Amid high drama and controversy to match, South Africa won the 2008 Test series against England last night. Throughout a long, long day, the sides were locked in a titanic struggle for supremacy but a masterful, unbeaten innings of 154 by the tourists' captain, Graeme Smith, earned his side a five-wicket victory in the Third Test after more than eight hours of gripping cricket.
Shortly after 7.15pm, having claimed the extra half-hour which is permitted, Smith struck his 17th boundary which brought the side to the 281 they required. It was the highest score in a Test fourth innings at the ground and gave South Africa an unassailable 2-0 lead. It is their first series victory in England since 1965. Three times since they were allowed back into the international cricket fold they had thrown away series leads – in 1993, 1998 and 2004. But not this time, not with Smith at the helm.
Questions will undoubtedly be asked about the state of England's team, their composition, their balance and the captain. The squad for the Fourth Test will be announced this morning. If the selectors opt for no change or, worse, crazy, unstructured change their roles should be called into consideration. They have had a bad summer and the team have suffered as a result. Whatever is being said in the selectors' room the mood in the country and probably the counties is that England have become an exclusive members' club, who seemingly have the power of veto.
England were in with chances to win yesterday and go level but overall only one team has driven the series after the first three days at Lord's. England, unsure of whether they should use four bowlers or five, seemingly frightened of bringing in new players and getting it bizarrely wrong when they did so, have lost for myriad reasons.
Smith deserves the highest praise. It was an exemplary effort spanning nearly six hours and 246 balls in which he exhibited the utmost vigilance. It was also match-winning. He was accompanied at the end by his longtime friend and team-mate Mark Boucher. They shared 112 for the sixth wicket and in truth never looked like being parted.
It was difficult to tell whose jaw jutted most between Smith and Paul Collingwood, who took his seminal innings to 135 in the morning. They were getting top grades in the A level subject of uncompromising long before papers in the subject were dumbed down. As if it needed it, the match was given an added edge by the manner in which England took key wickets. Both were palpably lbw but it was equally obvious that neither of the batsman concerned, Neil McKenzie and Jacques Kallis, could pick up the balls delivered by Andrew Flintoff as they went up above the sight screen.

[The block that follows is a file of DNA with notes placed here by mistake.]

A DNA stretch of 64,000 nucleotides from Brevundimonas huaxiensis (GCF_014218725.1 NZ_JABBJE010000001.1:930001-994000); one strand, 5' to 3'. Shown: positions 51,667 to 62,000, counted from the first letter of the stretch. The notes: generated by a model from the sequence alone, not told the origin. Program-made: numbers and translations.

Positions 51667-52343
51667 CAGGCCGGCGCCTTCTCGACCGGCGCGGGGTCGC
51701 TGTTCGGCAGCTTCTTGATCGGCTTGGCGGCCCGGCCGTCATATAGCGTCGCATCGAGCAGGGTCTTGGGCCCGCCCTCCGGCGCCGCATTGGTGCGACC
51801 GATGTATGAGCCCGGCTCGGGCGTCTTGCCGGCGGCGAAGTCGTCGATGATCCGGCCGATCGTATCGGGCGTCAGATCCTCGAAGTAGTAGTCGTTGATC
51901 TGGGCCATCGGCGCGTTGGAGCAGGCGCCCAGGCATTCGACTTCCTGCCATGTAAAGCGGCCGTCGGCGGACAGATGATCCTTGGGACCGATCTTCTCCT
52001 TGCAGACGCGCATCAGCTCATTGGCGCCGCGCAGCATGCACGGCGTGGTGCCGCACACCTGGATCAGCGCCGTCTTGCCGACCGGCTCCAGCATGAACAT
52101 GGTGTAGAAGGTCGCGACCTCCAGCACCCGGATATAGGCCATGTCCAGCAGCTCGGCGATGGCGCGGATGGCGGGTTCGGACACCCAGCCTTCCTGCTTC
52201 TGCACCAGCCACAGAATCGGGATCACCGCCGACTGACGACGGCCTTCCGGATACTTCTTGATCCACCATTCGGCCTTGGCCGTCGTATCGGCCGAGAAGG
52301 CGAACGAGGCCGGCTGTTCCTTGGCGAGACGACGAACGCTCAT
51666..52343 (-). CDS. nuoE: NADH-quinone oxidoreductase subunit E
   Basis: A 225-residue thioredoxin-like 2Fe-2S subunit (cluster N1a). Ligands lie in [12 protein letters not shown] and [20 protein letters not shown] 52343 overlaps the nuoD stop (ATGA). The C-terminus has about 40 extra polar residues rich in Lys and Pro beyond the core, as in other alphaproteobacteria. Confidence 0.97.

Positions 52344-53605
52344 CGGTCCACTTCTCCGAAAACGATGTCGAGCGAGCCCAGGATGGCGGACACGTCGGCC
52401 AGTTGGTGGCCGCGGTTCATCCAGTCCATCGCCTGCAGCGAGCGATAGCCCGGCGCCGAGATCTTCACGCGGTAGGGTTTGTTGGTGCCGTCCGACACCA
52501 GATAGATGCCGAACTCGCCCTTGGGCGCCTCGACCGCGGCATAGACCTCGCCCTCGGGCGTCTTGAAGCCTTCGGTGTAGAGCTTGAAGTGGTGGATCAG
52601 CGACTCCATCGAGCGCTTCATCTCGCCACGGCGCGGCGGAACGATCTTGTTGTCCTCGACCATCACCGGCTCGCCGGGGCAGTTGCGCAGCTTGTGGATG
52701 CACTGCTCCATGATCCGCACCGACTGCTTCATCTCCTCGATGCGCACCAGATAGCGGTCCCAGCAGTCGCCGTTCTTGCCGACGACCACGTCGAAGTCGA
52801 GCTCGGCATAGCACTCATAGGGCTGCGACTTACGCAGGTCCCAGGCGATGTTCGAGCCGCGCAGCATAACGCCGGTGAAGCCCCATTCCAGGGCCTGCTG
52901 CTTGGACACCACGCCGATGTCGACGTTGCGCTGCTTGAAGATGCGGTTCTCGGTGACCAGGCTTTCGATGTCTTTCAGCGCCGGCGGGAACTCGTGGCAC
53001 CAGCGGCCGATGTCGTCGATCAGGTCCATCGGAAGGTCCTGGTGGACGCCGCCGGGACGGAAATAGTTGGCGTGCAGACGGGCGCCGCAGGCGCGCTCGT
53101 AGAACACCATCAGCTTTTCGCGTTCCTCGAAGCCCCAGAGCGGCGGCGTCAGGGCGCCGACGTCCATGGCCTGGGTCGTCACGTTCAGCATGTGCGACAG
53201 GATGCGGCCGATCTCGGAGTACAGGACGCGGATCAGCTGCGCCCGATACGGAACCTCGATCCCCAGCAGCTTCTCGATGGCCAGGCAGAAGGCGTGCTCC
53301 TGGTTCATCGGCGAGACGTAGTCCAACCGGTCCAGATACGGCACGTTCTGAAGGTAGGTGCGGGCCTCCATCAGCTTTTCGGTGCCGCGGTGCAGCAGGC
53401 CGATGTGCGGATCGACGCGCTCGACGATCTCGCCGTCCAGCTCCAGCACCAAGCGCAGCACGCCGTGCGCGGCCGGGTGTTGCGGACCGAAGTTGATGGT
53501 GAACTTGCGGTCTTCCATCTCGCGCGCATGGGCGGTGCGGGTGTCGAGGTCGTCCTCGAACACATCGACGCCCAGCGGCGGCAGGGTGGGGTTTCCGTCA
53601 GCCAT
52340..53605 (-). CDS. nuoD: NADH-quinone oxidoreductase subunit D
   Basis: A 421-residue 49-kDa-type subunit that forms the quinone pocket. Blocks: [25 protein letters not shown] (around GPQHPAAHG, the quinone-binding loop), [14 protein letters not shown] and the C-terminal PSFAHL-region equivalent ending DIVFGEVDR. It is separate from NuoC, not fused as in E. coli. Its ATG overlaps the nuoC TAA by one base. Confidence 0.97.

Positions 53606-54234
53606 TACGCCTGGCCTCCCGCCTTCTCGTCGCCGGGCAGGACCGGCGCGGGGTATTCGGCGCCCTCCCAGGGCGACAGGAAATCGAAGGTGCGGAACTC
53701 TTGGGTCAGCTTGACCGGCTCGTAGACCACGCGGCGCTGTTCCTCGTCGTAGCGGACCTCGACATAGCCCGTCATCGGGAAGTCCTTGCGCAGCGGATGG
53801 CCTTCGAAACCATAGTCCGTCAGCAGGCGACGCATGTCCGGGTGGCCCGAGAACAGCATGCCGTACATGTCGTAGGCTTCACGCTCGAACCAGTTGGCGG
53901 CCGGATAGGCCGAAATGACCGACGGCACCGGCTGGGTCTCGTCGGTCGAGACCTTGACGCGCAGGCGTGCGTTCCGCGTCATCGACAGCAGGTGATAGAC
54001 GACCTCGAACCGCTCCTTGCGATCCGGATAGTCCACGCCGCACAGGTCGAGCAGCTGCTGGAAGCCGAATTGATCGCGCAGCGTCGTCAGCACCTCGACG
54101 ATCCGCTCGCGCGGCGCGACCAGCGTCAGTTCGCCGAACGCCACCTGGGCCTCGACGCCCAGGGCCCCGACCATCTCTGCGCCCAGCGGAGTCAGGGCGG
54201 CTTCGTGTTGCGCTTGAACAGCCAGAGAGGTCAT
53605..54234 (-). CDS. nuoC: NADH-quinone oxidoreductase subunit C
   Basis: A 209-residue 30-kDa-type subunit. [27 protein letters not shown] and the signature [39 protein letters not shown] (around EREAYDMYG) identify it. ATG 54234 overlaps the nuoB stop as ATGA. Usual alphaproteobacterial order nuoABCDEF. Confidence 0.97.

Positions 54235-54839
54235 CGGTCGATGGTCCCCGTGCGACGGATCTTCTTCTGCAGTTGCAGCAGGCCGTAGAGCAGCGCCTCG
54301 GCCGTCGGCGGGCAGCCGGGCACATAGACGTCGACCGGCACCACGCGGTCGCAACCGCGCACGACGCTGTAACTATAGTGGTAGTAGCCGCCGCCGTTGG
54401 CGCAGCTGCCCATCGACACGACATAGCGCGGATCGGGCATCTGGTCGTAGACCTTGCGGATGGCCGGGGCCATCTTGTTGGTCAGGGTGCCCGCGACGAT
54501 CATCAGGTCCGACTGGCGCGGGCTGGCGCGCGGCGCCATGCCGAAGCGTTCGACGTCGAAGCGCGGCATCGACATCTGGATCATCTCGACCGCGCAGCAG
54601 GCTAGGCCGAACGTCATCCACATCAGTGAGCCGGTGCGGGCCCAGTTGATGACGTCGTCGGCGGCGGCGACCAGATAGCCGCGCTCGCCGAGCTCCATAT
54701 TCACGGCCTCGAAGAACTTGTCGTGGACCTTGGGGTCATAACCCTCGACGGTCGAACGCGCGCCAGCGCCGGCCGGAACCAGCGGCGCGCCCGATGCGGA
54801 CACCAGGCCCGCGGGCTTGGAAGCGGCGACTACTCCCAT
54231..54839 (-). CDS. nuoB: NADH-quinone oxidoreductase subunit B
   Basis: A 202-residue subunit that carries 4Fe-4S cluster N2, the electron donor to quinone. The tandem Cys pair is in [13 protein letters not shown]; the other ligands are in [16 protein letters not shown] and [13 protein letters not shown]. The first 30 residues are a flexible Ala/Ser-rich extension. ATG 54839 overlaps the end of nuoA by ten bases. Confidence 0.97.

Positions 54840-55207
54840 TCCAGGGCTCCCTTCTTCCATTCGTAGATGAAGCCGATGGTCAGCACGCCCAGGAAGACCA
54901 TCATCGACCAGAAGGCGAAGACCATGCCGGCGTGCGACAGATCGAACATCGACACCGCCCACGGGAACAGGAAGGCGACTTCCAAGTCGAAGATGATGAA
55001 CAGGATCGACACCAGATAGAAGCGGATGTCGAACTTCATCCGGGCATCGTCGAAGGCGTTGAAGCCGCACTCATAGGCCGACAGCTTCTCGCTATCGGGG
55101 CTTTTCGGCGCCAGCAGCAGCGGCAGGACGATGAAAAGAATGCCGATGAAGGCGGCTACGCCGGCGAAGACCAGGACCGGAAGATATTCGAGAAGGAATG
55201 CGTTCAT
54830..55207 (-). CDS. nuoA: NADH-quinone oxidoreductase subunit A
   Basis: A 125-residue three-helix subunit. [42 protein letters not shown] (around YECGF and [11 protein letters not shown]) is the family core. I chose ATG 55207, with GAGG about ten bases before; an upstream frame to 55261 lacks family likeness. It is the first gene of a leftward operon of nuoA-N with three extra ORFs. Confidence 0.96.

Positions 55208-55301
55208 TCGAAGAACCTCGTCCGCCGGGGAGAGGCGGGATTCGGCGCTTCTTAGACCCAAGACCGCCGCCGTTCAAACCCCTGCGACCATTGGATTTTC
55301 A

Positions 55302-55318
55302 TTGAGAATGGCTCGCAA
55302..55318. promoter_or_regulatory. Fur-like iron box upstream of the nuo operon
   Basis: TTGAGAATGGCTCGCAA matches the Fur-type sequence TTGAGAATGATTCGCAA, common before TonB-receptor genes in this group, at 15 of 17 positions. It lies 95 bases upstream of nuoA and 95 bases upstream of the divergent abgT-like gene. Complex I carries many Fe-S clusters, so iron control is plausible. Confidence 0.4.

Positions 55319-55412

This rattled the tourists – their angry coach Mickey Arthur vainly took up the matter with officials as the dream faded – but Smith's jaw seemed to jut more. Carefully, diligently, sometimes anxiously they regrouped. It went this way and that way. This was what the inventors of Test cricket had in mind at the prototype stage.
Four of South Africa's top five were gone before the total reached 100. This had seemed improbable as Smith and McKenzie cruised ominously to 65 for the first wicket.
The tourists' captain had been roughed up a little with the new ball but he and McKenzie were batting with easy authority. Flintoff then unleashed a fast, accurate yorker from the Pavilion End. Flintoff's arm at the point of delivery was above the sightscreen, actually in front of the glass of the Warwickshire committee room, leaving right-handed batsmen groping. McKenzie turned his back, expecting the ball to be much higher. It hit his toe and was going on to hit the stumps. Hashim Amla was undone by the overwhelming nature of the occasion and a spot of unexpected bounce from Monty Panesar at the other end. He was leg before on the back foot. In came Kallis, but he was quickly undone by Flintoff, who in striving for another yorker bowled a high full toss which the batsman did not see coming.
Ashwell Prince never settled, surviving one appeal before edging the type of ball he had spent all series leaving. Smith, impassive but briefly edgy, needed a partner and found one in De Villiers. He went and was replaced by Boucher.
There was some deserved good fortune. Smith might have been run out on 79 as well as seeming to have got a finger on one turning from from Panesar. Perhaps the bowler was the victim of too many appeals. Monty and the wolf. England, with Ryan Sidebottom clearly struggling, were a bowler light.
They had eventually added 66 in the morning, Collingwood last out. They thought it was enough. They were wrong in that as in many other things.
England won the toss
England – First Innings 231
South Africa – First Innings 314
England – Second Innings (Overnight 297-6)
P D Collingwood c Boucher b Morkel 135
298 min, 195 balls, 19 fours, 1 six
+T R Ambrose b Morkel 19
101 min, 80 balls, 2 fours
R J Sidebottom c Amla b Morkel 22
78 min, 48 balls, 5 fours
J M Anderson b Kallis 1
6 min, 7 balls
M S Panesar not out 0
2 min, 0 balls
Extras (b 8, lb 2, w 6, nb 3) 19
Total (435 min, 98.2 overs) 363
Fall 7-297 (Ambrose), 8-362 (Sidebottom), 9-363 (Anderson), 10-363 (Collingwood).
Bowling Morkel 19.2-1-97-4, Nel 20-3-79-1, Ntini 18-4-58-2, Kallis 20-5-59-1, Harris 21-3-60-2.
South Africa – Second Innings
GC Smith not out 154
ND McKenzie lbw b Flintoff 22
56 balls, 3 fours
HM Amla lbw b Panesar 6
JH Kallis lbw b Flintoff 5
7 balls, 1 four
AG Prince c Ambrose b Anderson 2
AB de Villiers c Collingwood b Panesar 27
57 balls, 3 fours
MV Boucher not out 45
Extras (b 9, lb 9, w2, nb 2) 22
Total (5 wickets; 80 overs) 283
Did not bat M Morkel, PL Harris, A Nel, M Ntini.
Bowling Sidebottom 10-1-26-0, Anderson 13-0-60-1, Panesar 33-3-91-2, Flintoff 20-5-72-2, Pietersen 4-0-16-0.
Fall 1-65 (McKenzie), 2-78 (Amla), 3-83 (Kallis), 4-93 (Prince), 5-171 (De Villiers).
South Africa win by 5 wickets